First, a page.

Ozark Skillet Cake
Named after the Ozarks region of Missouri, Ozark pudding caught on in popularity in the 1950s when Bess Truman revealed that she often made this dessert for her husband, President Harry S. Truman, and shared the recipe for the 1948 edition of The Congressional Club Cookbook. The original recipe is something like a clafoutis, an almost custardlike batter just barely holding together a mess of dried fruit, apple bits, and nuts aplenty, a celebration of native midwestern ingredients. I’ve tweaked this idea to make it a little more cakelike and sliceable, but still packed with all sorts of goodies, just the thing for a lazy fall or winter weekend.
- Unsalted butter for skillet
- 1/2 cup dried cranberries
- 2 large eggs
- 1/2 cup light brown sugar
- 1/2 cup granulated sugar
- 1 teaspoon pure vanilla extract
- 2/3 cup unbleached all-purpose flour, spooned and leveled
- 2 teaspoons baking powder
- 1/2 teaspoon ground cinnamon
- 1/4 teaspoon fine sea salt
- 1 cup chopped pecans, toasted
- 1 medium-size pear or apple, peeled, cored, and chopped into 1/2-inch chunks
Position a rack to the center of the oven and preheat it to 350°F. Butter a 10-inch cast-iron skillet.
In a small, microwave-safe bowl, combine the cranberries and ¼ cup/57 g of water. Cover the bowl tightly with plastic wrap. Microwave on high for 45 seconds. Keep the bowl covered and set aside while you prepare the batter.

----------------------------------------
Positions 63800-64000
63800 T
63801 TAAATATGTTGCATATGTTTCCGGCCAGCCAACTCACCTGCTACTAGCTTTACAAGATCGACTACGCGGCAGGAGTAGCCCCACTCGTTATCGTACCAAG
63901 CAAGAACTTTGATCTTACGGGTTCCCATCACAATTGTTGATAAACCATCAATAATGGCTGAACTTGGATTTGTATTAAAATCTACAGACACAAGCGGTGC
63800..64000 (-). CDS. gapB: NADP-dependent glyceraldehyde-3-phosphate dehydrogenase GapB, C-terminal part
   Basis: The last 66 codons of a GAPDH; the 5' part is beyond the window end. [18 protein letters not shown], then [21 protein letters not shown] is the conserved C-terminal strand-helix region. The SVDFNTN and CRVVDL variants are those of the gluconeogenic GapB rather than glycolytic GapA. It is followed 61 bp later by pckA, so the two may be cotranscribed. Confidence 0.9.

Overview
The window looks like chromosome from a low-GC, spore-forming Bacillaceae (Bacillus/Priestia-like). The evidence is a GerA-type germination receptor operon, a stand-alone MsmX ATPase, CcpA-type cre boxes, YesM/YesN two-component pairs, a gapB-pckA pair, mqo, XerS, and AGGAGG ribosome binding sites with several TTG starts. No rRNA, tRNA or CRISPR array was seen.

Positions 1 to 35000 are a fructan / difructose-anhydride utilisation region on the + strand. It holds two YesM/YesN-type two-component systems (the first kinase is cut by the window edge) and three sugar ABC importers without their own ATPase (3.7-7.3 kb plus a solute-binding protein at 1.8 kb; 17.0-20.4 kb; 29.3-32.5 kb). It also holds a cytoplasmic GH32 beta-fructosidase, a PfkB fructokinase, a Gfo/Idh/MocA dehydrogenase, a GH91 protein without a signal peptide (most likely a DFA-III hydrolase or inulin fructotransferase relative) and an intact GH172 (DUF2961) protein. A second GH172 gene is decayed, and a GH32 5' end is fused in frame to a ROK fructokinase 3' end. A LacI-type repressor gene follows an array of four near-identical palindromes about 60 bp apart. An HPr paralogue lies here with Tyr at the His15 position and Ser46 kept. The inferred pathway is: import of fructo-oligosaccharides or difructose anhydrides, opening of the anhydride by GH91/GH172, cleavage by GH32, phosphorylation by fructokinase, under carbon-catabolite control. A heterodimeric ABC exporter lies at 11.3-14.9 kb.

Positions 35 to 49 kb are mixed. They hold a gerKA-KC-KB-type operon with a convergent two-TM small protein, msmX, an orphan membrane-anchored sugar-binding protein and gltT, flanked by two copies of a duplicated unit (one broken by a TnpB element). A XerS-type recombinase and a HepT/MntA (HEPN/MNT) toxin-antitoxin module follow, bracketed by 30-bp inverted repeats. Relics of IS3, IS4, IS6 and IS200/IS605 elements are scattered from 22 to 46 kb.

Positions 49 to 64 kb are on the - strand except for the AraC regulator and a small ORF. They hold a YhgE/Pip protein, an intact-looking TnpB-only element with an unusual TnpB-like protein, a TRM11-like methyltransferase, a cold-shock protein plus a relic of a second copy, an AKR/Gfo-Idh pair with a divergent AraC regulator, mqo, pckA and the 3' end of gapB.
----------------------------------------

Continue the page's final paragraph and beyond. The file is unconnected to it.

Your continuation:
In the bowl of an electric mixer fitted with the whisk attachment, combine the eggs, brown and granulated sugar, and vanilla. Beat on high speed until light in color and tripled in volume, about 5 minutes. Sift the flour, baking powder, cinnamon, and salt over the batter. Gently fold the dry ingredients into the batter.
Drain the cranberries and pat them dry with paper towels. Fold the cranberries and three-quarters of the pecans into the batter. Pour the batter into the prepared skillet. Top with the pears or apples, then sprinkle with the remaining pecans. Bake until the cake is puffed and golden, about 35 minutes—a toothpick inserted into the center may come out quite moist, but not wet with batter, as the cake will continue to bake in the hot pan. Let cool until just warm and serve with lots of whipped cream or vanilla ice cream.
Reprinted with permission from MIDWEST MADE © 2019 by Shauna Sever, Running Press